Updated with new comments, information and analysis. CAMBRIDGE, Mass. ( TheStreet) -- The U.S. Food and Drug Administration is actively reviewing the efficacy and safety of Sarepta Therapeutics' ( SRPT) Duchenne muscular dystrophy drug eteplirsen even though the drug has not been formally filed for approval yet. Weird, huh? But also good news for Sarepta. While investors have been obsessing over whether or not FDA will allow an eteplirsen accelerated approval, the agency is already reviewing the drug as if it was filed. Why? Because FDA understands that a decision to allow Sarepta to file for accelerated approval filing means eteplirsen will be approved. What's going on with eteplirsen now at FDA is not a "file or don't file" decision, it's a mini review. Read carefully Sarepta's announcement Monday because the evidence of an ongoing eteplirsen review is all there. FDA has asked the company to provide written summaries supporting the use of dystrophin as a surrogate endpoint for approval, as well as a discussion of clinical outcomes from the phase II study. The FDA doesn't ask for this type of information from companies who haven't yet filed a drug for approval. Instead, these are the types of questions FDA asks of a drug sponsor during the review process. Baird analyst Brian Skorney gets it. "On the surface it appears that the FDA is requesting information that would normally be part of the NDA review process," he writes in a research note. "This appears to be a bit of a departure from precedent and shows the FDA's willingness to remain flexible (at least publicly) on this review. We believe that the agency is essentially doing the bulk of the review on this application prior to submission and would view a recommendation by the agency to file based on the available data as a very strong indication that it will result in an approval." Exactly. Once you get your head around the FDA reviewing a drug that's not officially filed for approval, the Sarepta situation makes more sense. So, what happens now? Sarepta puts together the data and submits it to FDA in the coming weeks. The agency will then review the new data, meet with Sarepta again in the third quarter, and make a final decision on accelerated approval.We don't know what the FDA will ultimately decide, but if the agency tells Sarepta, "Yes, you can file," then investors should interpret this as eteplirsen being approved.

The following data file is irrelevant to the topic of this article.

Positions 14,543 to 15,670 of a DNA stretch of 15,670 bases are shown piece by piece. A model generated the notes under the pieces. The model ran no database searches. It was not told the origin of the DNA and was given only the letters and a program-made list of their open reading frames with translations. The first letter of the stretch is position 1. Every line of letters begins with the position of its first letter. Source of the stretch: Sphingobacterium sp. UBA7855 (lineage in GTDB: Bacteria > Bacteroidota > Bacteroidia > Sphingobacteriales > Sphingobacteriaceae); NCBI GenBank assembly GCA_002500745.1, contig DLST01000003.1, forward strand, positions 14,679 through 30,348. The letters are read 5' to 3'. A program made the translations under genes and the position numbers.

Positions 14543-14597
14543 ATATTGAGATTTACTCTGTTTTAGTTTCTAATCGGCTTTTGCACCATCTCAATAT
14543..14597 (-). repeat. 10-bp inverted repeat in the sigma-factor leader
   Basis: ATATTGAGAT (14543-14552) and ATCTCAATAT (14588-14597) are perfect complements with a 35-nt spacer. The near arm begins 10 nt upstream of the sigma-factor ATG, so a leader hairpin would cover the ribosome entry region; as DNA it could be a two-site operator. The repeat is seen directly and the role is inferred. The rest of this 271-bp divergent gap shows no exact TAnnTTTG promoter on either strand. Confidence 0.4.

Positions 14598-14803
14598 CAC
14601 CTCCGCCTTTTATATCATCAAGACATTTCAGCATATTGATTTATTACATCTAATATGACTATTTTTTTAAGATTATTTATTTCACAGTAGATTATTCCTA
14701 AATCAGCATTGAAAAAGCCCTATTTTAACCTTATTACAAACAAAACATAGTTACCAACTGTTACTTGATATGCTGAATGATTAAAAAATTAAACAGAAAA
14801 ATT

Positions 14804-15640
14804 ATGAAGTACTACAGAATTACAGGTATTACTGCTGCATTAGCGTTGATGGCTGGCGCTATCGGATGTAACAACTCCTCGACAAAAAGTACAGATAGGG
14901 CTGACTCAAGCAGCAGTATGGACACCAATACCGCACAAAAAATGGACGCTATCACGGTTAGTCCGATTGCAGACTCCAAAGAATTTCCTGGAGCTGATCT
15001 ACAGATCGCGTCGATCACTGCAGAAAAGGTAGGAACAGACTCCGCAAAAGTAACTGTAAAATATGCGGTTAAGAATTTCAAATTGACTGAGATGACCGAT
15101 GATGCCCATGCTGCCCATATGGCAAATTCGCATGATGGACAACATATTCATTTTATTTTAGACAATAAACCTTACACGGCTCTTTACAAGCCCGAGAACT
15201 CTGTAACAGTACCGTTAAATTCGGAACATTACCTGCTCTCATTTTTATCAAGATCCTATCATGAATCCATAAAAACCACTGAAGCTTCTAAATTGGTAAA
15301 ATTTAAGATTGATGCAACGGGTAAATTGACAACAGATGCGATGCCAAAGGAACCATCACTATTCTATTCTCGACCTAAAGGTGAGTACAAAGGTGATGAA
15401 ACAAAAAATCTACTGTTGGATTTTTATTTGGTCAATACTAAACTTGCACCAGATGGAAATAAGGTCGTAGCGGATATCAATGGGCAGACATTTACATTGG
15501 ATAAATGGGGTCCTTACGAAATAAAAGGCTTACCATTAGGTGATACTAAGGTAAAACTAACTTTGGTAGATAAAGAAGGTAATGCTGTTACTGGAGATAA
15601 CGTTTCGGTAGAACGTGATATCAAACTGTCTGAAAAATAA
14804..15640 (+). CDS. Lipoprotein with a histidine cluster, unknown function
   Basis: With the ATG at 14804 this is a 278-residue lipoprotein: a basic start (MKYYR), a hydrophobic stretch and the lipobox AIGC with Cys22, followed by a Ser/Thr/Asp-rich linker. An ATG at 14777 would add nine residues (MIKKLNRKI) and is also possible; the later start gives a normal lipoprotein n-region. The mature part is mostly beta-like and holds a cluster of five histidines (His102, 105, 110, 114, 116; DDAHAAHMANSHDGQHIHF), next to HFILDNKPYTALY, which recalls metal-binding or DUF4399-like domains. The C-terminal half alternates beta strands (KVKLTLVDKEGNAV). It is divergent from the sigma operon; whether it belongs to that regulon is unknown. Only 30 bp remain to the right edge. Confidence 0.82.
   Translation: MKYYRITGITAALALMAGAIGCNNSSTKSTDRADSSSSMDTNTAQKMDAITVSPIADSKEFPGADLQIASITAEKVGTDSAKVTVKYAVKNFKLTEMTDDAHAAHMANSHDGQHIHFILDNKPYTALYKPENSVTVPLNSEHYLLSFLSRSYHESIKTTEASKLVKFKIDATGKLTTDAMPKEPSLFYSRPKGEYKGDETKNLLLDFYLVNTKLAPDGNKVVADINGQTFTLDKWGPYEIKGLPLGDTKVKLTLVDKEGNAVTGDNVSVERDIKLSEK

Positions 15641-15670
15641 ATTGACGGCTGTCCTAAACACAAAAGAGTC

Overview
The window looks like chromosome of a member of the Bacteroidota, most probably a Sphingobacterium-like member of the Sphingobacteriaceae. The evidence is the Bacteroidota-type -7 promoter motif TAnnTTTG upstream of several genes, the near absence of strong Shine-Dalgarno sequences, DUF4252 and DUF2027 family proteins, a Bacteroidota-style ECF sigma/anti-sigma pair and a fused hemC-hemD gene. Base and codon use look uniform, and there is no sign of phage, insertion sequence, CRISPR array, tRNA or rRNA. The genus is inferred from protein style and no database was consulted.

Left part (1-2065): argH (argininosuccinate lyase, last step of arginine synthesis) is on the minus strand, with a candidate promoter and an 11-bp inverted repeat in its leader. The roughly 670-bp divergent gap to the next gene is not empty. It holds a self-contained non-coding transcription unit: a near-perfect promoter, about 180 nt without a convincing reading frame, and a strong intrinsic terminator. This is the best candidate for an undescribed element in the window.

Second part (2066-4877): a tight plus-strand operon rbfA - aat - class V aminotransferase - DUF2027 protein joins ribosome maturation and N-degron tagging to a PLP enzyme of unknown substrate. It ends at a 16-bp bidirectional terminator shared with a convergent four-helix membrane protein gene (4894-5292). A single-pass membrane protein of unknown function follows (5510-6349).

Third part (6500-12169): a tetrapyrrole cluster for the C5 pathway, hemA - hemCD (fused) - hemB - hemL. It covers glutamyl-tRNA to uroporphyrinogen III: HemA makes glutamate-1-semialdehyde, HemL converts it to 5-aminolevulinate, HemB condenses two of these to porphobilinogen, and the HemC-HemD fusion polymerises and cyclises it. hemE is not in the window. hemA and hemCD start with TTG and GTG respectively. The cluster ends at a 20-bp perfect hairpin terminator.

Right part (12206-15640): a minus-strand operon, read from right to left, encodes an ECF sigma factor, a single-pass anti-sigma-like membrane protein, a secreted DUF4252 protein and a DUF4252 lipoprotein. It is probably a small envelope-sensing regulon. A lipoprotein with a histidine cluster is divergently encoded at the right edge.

Why is this good news, again? Because the FDA could have easily told Sarepta to come back with data from the planned phase III study. That would have told us FDA didn't believe the existing eteplirsen data. What could go wrong? Sarepta fails to convince FDA that its data on dystrophin production is strong enough to warrant eteplirsen's approval. If that happens, FDA will "reject" eteplirsen following this mini-review, meaning the agency will tell Sarepta to revisit the drug's approval with more data following the conduct of the phase III trial. I spoke briefly with Jenn McNary and Christine McSherry, mothers of boys with DMD and advocates who have met with top officials at FDA several times to lobby for eteplirsen's rapid approval. Both women are pleased with today's news because it shows the FDA is willing to work with Sarepta to get the drug to market as soon as possible. "What we're seeing is a progressive, creative FDA," said McSherry, co-founder of the Duchenne Alliance. "I feel pretty good about this," said McNary, whose son, Max, received eteplirsen in the phase II study. "This is what the FDA told us they'd do." Sarepta shares are down 7% to $36.60 in Tuesday pre-market trading. The stock was down as much as 12% last night following Sarepta's announcement. -- Reported by Adam Feuerstein in Boston. Follow @AdamFeuerstein